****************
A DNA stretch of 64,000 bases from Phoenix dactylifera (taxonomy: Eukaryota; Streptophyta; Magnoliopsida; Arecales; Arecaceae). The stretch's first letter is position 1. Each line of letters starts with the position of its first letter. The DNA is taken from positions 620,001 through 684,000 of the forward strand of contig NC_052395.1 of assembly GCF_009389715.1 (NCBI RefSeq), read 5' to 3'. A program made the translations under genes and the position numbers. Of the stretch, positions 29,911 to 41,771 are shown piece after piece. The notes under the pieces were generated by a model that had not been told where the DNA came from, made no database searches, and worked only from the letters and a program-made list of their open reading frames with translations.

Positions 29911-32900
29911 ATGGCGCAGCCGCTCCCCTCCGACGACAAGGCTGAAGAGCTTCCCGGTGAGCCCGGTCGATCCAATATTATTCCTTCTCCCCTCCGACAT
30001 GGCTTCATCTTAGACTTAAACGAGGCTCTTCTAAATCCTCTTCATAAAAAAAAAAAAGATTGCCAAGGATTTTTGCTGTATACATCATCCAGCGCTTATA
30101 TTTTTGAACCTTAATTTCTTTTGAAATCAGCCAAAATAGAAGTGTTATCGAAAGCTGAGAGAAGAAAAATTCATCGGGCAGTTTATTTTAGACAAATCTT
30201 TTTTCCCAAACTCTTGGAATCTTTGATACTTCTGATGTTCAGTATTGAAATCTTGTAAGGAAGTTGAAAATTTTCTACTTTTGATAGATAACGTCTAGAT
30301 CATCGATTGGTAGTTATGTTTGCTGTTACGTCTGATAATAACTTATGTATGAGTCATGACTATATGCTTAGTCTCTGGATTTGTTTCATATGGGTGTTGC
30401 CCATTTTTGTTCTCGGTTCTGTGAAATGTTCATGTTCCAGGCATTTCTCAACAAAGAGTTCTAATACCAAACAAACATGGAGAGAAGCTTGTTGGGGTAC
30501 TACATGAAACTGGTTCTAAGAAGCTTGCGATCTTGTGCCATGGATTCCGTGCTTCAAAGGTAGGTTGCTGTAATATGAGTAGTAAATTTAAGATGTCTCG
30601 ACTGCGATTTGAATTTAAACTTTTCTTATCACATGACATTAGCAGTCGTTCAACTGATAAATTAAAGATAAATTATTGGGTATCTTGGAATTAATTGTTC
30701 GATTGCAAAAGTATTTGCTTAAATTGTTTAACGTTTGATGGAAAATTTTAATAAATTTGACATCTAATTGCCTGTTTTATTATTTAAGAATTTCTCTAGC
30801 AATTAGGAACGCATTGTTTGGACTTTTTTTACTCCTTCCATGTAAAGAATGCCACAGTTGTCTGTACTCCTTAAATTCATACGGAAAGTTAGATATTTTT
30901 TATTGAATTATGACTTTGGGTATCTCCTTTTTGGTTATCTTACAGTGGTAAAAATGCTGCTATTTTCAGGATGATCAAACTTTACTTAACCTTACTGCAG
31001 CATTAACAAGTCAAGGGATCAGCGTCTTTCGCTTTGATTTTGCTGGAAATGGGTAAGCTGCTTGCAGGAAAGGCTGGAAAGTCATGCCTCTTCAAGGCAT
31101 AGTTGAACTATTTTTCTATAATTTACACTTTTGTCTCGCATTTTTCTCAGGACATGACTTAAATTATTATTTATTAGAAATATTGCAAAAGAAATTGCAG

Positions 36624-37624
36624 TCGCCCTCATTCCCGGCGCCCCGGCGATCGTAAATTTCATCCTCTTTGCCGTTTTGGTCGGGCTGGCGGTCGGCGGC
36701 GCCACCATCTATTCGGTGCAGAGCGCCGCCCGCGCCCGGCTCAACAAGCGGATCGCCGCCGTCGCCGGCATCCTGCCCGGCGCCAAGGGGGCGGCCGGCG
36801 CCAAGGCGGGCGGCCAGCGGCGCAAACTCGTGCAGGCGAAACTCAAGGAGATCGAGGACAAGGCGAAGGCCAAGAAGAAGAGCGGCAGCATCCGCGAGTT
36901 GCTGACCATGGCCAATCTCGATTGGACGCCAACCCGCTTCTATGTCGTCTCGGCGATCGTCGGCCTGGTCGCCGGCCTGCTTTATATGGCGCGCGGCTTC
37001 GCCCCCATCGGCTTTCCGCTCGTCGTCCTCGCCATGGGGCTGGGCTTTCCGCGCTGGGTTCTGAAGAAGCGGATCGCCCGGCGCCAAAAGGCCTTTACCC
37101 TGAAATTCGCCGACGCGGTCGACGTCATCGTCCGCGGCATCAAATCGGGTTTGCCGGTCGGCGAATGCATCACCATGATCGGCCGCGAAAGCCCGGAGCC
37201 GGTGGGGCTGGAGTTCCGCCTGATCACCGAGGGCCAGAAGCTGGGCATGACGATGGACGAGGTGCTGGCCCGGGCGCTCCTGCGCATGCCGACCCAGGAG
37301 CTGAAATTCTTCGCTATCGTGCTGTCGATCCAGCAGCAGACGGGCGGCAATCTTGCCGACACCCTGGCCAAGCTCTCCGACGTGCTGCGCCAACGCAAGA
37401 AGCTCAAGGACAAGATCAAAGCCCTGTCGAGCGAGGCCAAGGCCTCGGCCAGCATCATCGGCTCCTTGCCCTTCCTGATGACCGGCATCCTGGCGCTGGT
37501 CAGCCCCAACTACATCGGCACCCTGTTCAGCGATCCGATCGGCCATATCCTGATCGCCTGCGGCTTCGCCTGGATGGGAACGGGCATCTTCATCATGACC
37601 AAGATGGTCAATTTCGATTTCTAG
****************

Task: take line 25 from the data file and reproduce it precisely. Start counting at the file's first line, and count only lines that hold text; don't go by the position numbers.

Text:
37401 AGCTCAAGGACAAGATCAAAGCCCTGTCGAGCGAGGCCAAGGCCTCGGCCAGCATCATCGGCTCCTTGCCCTTCCTGATGACCGGCATCCTGGCGCTGGT